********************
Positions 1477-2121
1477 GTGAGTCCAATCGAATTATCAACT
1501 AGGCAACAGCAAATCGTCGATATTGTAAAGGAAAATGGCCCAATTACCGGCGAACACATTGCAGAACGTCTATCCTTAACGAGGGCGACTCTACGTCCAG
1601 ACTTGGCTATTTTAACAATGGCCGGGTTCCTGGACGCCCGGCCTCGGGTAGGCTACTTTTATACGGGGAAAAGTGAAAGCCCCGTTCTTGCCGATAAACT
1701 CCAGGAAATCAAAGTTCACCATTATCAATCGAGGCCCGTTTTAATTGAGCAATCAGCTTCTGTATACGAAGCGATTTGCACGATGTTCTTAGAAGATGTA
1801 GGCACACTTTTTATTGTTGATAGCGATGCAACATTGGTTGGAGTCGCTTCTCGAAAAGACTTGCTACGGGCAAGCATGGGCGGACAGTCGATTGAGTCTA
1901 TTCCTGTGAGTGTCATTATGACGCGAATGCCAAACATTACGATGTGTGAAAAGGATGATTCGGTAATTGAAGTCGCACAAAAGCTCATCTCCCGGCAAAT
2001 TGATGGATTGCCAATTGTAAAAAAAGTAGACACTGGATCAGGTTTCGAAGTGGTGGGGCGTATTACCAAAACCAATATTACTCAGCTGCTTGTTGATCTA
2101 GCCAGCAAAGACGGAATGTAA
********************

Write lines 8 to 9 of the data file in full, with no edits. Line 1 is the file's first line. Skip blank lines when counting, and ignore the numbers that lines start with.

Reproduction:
2001 TGATGGATTGCCAATTGTAAAAAAAGTAGACACTGGATCAGGTTTCGAAGTGGTGGGGCGTATTACCAAAACCAATATTACTCAGCTGCTTGTTGATCTA
2101 GCCAGCAAAGACGGAATGTAA